7 Home Improvement Projects That Require Extra Insurance Coverage

interior wall being installed is just one of many home improvement projects requiring insurance coverage

Whether it’s a full-blown remodeling project or the addition of a new feature, many home improvement projects aren’t covered by standard homeowners insurance. If you’re planning to upgrade your home, it’s important to connect with your insurance agent first to find out if you need to purchase additional coverage or update your existing policy. Here are a few examples of home installations and additions you might not know require extra insurance.

Recreational amenities

Fun features added to homes are known as recreational amenities. Trampolines and swimming pools can be a lot of fun, but they also bring a whole new set of risks. These features are highly attractive to minors, which significantly increases the risk of injury right off the bat. Whether it’s a child who hasn’t received proper swimming lessons or an overly confident parent trying to show off their moves on the trampoline, the increased liability risk requires additional coverage.

An unfinished attic with studs visible


All additions, be it a deck, pool house, second story, or an extra bedroom, require coverage. Additions involve creating more property and often attaching it directly onto the home. As the amount of property you own expands and increases, so does the risk associated with your home — therefore, your insurance must increase, too.

Finishing your basement

Finishing a basement often involves adding new rooms and tearing down or building new walls, which can affect the structural integrity of the home. Insurance can protect you if something is measured or calculated incorrectly. Basement upgrades can also involve new plumbing or electrical features, which bring even more risk. To enjoy your new finished basement, you’ll need coverage.

Weatherproofing projects

Installing a new roof, replacing windows, upgrading siding, and replacing gutters are all weatherproofing home improvement projects that require coverage. Updating the materials used in your home adds the risk of any of these projects going haywire or causing issues down the road. The results will likely be worth it, but make sure to reach out to your agent before getting started.

close up of somebody trimming hedges

Landscaping projects

Are you planning to add a garden or update an existing one? Even if no damage occurs during the project’s execution, adding trees and shrubs can create potential future risks. Review the location of your sewage lines or septic tank before digging. As plants grow and their roots expand, the risk of interfering with this system increases significantly. Your homeowners insurance will not cover this kind of mishap.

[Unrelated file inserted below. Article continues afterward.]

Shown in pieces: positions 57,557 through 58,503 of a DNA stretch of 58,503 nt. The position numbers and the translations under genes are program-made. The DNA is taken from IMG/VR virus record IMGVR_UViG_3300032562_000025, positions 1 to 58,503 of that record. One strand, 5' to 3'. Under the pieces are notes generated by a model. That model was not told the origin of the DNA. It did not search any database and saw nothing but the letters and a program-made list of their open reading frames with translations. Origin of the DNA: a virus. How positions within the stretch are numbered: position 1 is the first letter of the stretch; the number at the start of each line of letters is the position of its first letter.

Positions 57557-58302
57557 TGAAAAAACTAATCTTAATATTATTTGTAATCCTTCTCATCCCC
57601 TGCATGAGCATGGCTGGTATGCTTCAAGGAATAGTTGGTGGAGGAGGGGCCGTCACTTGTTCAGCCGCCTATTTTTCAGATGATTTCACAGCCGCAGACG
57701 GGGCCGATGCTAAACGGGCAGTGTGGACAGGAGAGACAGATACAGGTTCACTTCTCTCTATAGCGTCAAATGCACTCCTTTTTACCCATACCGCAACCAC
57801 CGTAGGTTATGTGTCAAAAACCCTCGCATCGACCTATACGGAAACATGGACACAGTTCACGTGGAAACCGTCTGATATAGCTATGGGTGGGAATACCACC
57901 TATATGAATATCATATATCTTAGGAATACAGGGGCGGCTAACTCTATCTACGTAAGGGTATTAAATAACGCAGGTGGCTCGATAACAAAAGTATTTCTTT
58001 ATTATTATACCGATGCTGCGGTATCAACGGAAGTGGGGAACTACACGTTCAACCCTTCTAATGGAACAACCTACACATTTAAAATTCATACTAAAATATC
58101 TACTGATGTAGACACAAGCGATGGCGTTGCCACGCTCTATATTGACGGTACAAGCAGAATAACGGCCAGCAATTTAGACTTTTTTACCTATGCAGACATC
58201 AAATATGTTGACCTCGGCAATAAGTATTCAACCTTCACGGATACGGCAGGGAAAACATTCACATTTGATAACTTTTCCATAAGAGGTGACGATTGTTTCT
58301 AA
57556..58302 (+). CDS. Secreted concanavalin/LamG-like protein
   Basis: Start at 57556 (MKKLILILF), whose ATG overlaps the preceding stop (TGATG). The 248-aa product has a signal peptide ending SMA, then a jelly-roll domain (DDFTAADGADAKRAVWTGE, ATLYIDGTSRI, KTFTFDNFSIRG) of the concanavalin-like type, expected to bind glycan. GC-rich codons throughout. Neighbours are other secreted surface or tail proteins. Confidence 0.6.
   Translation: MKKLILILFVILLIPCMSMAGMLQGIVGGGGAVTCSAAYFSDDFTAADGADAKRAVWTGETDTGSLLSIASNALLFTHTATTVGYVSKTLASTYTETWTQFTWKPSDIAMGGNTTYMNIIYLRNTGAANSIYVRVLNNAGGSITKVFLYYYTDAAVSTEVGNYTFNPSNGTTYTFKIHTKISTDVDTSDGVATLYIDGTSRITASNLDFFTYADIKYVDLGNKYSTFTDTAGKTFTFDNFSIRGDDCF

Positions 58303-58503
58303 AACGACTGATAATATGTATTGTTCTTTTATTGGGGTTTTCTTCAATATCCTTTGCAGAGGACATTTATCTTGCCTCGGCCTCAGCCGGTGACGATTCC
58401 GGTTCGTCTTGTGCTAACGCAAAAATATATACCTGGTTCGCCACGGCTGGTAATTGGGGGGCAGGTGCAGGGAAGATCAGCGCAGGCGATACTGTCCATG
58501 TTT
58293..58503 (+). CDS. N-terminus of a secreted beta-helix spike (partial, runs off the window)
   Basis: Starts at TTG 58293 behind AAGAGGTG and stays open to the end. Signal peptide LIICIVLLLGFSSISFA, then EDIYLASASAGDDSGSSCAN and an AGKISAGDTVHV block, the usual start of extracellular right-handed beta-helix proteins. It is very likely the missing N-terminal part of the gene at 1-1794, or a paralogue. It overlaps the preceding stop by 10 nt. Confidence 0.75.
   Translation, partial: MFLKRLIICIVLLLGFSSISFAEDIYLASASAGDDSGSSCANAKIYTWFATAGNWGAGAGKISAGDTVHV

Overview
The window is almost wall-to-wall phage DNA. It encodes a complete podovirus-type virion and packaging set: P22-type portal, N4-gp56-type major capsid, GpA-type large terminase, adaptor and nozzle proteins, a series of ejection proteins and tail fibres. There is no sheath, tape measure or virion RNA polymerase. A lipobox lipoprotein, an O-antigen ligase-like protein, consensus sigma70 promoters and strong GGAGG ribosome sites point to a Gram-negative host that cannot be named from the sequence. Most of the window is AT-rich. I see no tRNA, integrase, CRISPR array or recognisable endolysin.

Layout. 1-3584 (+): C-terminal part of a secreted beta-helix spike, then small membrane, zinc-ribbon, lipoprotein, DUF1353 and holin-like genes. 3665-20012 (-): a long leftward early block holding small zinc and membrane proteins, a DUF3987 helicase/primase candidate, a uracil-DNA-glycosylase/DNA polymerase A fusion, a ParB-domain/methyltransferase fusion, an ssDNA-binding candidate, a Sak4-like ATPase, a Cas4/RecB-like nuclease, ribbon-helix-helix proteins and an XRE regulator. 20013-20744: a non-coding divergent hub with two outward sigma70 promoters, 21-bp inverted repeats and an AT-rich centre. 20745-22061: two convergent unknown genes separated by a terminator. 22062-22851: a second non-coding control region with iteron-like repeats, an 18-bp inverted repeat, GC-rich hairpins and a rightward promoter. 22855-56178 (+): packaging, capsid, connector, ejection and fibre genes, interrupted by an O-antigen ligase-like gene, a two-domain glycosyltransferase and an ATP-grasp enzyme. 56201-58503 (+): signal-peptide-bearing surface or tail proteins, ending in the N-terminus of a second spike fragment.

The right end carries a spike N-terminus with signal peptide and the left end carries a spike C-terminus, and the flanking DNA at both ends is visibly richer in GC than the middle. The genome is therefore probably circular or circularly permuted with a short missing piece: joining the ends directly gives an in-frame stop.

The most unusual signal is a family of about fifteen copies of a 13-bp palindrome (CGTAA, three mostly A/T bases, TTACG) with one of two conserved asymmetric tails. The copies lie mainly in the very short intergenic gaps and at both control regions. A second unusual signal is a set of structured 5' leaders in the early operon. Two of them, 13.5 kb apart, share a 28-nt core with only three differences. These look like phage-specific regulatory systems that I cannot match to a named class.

Working solo

You need coverage even if you complete any of these home improvement projects on your own. While your homeowners insurance policy may protect you if you get injured (double check with your agent first), it won’t protect the materials you use to complete any projects from theft or damage. You’ll need to get a builder’s risk policy, which will cover any materials used for the duration of the project. Some materials, like copper, are highly attractive to thieves, so it’s important to be covered before you get to work.

Hiring professional help

If you hire contractors to help with any projects, it’s crucial to check their coverage first. Contractors and subcontractors need to be equipped with liability coverage, workers’ compensation, and builder’s risk coverage before they’re hired. Liability coverage protects against any errors made on the job that cause immediate or future damage. Workers’ compensation covers any injuries sustained while completing the job on your property.

Builder’s risk insurance protects the materials needed to complete the projects for the entire time they’re on your property, stored in a warehouse, or in transit. If workers are not adequately covered, you could end up paying out of pocket for their mistakes or stolen materials. Lastly, if a worker lacks coverage and gets injured while working on your property, they could sue you.

Work with your agent

It’s essential to stay in touch with your insurance agent throughout the entire home improvement process. Any upgrades you make to your home could increase its value, which may require an update to your homeowners policy. Failure to report these changes to your agent could result in your homeowners insurance becoming invalidated. Keep them in the loop from the beginning of all projects to have the best shot at protecting yourself and your home.

Paul Martin, CPCU, is an insurance professional for Trusted Choice with over 30 years’ experience in the field. Throughout his career, his mission has been to advance the insurance industry through education to be better equipped to serve the public.

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